Getting Asia’s Banks on the Path Towards Sustainability
(20 December 2021 – Singapore) In the more advanced markets, private banks are adopting more environmental, social, and governance (ESG) factors in their investment decision-making as more enterprises are adopting ESG principles.
There have been fervent efforts to enact real change in how global finance aligns with ESG best practices - including a collective of banks, insurers and investors pledging to combat climate change via their operations. But this move has been met with scepticism, especially on how such measures can be scaled.
With 2021 being noted as the 'make or break' year for managing the climate emergency, COP26 spotlighted both governments and the private sector to take a more collaborative and active role to alleviate the crisis. More concerted efforts are needed from a wide range of stakeholders but - especially due to the impact it has on economies - the financial services sector will play a critical role in helping determine the sustainable path towards a zero-carbon future.
There have indeed been fervent efforts to enact real change in how global finance aligns with ESG best practices. This includes a collective of banks, insurers and investors valued at US$130 trillion pledging to combat climate change via their operations. Still, this move has been met with scepticism, especially on how such measures can be scaled.
This scalability, particularly at the global level, is relevant for regions facing the brunt of climate change such as Asia. This must exert pressure on the region's financial services ecosystem players to do their part for the environment via green financing and broader ESG alignment.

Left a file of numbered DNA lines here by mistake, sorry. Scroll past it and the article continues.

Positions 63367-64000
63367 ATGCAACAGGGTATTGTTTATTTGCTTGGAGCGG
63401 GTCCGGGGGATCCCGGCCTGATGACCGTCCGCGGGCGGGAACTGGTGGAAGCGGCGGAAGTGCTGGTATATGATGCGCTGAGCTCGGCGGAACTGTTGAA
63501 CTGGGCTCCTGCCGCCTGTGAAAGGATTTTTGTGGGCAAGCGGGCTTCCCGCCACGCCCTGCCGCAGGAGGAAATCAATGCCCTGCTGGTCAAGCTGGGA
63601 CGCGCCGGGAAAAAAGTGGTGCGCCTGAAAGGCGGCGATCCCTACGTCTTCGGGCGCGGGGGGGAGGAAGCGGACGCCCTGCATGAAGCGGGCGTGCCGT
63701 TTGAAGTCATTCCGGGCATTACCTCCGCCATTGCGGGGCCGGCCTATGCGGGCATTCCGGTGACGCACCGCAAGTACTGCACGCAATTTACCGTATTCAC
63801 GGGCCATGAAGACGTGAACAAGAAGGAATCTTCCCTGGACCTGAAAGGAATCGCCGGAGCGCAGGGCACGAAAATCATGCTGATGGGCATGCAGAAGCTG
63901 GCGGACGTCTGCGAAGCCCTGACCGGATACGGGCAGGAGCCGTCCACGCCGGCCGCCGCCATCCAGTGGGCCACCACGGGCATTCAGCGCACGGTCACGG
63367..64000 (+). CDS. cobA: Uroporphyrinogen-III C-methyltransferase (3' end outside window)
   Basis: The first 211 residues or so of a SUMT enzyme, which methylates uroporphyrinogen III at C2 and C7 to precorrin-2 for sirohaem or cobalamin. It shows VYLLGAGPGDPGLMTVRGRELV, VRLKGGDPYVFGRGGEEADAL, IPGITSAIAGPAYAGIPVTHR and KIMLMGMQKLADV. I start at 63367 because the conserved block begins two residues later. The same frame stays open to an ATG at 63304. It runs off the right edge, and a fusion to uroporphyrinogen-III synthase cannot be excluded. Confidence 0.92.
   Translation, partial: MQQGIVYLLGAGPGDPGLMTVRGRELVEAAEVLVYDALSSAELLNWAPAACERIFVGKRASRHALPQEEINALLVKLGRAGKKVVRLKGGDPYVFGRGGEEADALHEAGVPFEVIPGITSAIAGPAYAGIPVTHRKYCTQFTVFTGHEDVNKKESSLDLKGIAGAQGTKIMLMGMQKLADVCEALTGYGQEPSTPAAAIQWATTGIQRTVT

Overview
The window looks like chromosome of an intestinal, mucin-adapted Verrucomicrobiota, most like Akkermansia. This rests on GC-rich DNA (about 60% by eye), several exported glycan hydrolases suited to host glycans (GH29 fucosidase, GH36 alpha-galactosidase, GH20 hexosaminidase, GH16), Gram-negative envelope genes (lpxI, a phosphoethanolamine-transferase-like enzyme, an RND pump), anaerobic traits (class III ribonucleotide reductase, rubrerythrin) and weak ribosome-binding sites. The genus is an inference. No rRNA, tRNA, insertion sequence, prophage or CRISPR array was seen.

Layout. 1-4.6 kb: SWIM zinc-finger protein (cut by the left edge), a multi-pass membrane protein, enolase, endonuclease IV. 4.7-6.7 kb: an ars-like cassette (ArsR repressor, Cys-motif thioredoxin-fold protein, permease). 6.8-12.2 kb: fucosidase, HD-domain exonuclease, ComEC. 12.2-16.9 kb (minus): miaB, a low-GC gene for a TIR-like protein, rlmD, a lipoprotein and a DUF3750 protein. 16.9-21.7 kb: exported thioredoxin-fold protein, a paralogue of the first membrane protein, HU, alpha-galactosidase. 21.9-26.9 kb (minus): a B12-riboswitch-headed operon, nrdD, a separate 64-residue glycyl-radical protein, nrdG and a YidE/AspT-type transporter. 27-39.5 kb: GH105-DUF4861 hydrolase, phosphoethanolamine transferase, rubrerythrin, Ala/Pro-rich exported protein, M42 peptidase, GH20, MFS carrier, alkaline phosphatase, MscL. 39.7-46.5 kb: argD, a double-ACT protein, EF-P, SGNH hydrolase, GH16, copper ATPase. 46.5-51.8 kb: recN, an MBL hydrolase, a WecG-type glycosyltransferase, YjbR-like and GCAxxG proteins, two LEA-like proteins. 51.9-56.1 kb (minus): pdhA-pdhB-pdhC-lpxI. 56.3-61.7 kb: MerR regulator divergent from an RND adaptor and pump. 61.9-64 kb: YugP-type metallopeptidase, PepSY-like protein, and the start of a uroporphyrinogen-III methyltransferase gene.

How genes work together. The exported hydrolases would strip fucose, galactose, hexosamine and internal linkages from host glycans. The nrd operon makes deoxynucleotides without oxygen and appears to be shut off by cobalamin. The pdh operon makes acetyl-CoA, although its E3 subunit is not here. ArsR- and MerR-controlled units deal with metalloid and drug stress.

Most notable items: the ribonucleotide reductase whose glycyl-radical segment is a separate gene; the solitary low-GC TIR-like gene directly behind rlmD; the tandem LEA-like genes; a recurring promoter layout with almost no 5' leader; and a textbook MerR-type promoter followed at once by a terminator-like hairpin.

The state of green financing
ESG-led finance initiatives have exploded worldwide since the European Investment Bank issued the first ESG bond in 2007. Today, banks are not only investing heavily into establishing best-of-breed ESG teams and marketing their capability, but also turning away from business opportunities unaligned with their green vision.
With little surprise, some Europe-headquartered banks (or those with strong European linkages) have emerged as among the standout providers of green financing, namely BNP Paribas, Standard Chartered and HSBC. Although the ESG movement among banks is gaining ground, the actual pace of implementation has lagged - even in more developed regions - and banks have to do more to catch up to other private sector industries, especially in markets which are by and large still developing such as Asia.
Asian banks have been falling behind
Though there is room to improve, more banks are aligning with ESG principles. This is evidenced by more banks dropping clients deemed to carry potential ESG risks, such as businesses that depend on unsustainable practices in their operations. However, it has often been the long-established, traditional 'global' banks leading this green banking drive. In Asia, the momentum has been slower.
Based on direct interviews East & Partners has conducted with corporate treasurers and chief financial officers, banks in Asia - including several of the most established lenders in the region - are seen to have the least green credentials or have been slowest to act on ESG and sustainability initiatives. The one primordial challenge (which, admittedly, is faced by the global banking sector as a whole) is the inconsistency of ESG definitions, which is impacted by poor data quality on ESG.